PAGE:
Cognitive Behavior Therapy for Somatization Disorder
This study will examine the long-term effects of cognitive behavioral therapy on the physical symptoms, functioning, and health care utilization of people with multiple medically unexplained physical symptoms.
Behavioral: Cognitive Behavior Therapy
Behavioral: Psychiatric Consultation Letter
|Study Design:||Allocation: Randomized
Endpoint Classification: Efficacy Study
Intervention Model: Parallel Assignment
Masking: Open Label
Primary Purpose: Treatment
|Official Title:||Cognitive Behavior Therapy for Somatization Disorder|
- Symptoms of somatization disorder
- Functioning (measured with the Clinical Global Impression Scale for Somatization Disorder at Months 9 and 15)
- Health care utilization (measured the year before baseline and during the year after the 3-month assessment)
- Health status (measured by the Medical Outcomes Study, SF-36, at Months 9 and 15)
|Study Start Date:||September 1999|
|Study Completion Date:||April 2004|
|Primary Completion Date:||April 2003 (Final data collection date for primary outcome measure)|
Somatization disorder is a chronic psychological condition that causes numerous physical complaints for which no underlying physical problem can be identified. The disorder often lasts for several years and results in substantial functional impairment. The physical complaints most frequently involve chronic pain and problems with the digestive, nervous, and reproductive systems. Neither pharmacological nor psychosocial treatments for this disorder have been successful in suppressing symptoms. Cognitive behavioral therapy (CBT) is a treatment that focuses on maladaptive patterns of thinking and the beliefs that underlie such thinking. This study will examine the long-term effects of CBT on the physical symptoms, functioning, and health care utilization of people with somatization disorder.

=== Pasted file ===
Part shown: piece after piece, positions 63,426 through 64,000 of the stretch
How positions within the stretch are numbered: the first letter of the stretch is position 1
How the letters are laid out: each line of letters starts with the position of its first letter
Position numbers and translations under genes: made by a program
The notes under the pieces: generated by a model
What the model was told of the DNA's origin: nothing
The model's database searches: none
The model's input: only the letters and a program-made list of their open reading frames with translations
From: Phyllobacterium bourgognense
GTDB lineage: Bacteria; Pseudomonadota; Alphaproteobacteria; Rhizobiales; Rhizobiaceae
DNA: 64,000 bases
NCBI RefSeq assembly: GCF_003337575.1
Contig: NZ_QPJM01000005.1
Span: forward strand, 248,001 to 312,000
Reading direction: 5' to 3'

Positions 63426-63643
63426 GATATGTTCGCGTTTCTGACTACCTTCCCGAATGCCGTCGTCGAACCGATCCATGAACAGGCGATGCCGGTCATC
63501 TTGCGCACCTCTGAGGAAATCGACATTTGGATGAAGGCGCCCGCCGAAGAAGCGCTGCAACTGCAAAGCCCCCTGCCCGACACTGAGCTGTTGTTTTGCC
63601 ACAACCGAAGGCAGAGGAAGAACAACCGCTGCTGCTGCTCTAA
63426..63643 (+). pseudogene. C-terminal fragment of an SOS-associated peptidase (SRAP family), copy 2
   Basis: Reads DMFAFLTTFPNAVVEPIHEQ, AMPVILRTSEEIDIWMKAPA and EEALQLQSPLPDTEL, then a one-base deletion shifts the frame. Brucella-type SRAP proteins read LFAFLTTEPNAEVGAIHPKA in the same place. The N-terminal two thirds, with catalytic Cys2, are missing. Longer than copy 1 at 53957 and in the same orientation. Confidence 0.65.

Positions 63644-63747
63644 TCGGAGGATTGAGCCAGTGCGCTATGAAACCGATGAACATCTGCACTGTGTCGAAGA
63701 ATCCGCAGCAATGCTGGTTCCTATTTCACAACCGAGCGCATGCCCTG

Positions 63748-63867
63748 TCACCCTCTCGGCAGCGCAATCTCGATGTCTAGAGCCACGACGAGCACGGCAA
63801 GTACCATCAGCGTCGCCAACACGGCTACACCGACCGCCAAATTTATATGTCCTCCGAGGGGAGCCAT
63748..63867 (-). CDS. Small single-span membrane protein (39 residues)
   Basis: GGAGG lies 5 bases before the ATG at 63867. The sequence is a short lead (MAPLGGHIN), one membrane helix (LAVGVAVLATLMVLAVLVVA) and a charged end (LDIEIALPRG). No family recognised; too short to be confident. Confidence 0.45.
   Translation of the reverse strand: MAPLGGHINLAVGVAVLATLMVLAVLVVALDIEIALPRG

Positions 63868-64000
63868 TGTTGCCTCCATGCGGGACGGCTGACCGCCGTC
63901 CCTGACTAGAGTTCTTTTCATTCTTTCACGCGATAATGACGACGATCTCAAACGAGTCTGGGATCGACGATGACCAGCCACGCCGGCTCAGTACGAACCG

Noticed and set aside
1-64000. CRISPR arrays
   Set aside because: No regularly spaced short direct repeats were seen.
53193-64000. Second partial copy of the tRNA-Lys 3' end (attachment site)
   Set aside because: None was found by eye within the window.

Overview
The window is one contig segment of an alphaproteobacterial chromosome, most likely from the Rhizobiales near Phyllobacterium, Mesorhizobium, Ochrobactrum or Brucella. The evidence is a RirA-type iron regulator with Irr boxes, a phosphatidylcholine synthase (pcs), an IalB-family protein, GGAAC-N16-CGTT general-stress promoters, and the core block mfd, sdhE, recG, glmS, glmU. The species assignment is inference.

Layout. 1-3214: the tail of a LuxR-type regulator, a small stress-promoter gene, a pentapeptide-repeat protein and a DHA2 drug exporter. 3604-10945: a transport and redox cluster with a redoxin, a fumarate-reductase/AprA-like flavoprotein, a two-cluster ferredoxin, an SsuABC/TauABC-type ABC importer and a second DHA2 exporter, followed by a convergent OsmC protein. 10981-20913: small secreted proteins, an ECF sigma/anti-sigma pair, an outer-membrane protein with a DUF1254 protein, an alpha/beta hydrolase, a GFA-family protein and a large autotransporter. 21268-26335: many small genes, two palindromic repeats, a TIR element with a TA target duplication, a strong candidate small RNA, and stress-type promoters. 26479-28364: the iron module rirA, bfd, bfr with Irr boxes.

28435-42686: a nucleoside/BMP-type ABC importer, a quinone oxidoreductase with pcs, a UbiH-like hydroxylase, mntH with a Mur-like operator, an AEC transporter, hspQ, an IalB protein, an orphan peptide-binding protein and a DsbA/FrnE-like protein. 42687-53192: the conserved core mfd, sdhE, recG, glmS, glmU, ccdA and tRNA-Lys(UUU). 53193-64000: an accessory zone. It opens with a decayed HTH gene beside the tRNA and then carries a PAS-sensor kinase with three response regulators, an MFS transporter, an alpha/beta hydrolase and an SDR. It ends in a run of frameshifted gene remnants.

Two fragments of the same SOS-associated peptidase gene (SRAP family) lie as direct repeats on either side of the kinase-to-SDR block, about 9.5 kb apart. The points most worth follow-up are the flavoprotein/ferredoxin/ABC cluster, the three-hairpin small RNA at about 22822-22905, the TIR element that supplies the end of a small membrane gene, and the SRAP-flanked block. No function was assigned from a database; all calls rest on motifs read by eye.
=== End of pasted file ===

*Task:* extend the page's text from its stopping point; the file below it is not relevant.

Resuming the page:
Participants in this open label study will be randomly assigned to receive either CBT supplemented with augmented standard medical care (ASMC) as indicated by a psychiatric consultation letter or ASMC alone. Participants assigned to CBT plus ASMC will receive CBT for 10 weeks. Somatic symptomatology, functional impairment, and health care costs will be assessed at study visits at baseline and Months 3, 9, and 15. The visits at Months 9 and 15 will assess specifically the long-term efficacy of the treatment.
Please refer to this study by its ClinicalTrials.gov identifier: NCT00276887
|United States, New Jersey|
|Department of Psychiatry, UMDNJ - RWJ Medical School|
|Piscataway, New Jersey, United States, 08540|
|Principal Investigator:||Lesley A. Allen, PhD||University of Medicine & Dentistry of New Jersey - Robert Wood Johnson Medical School|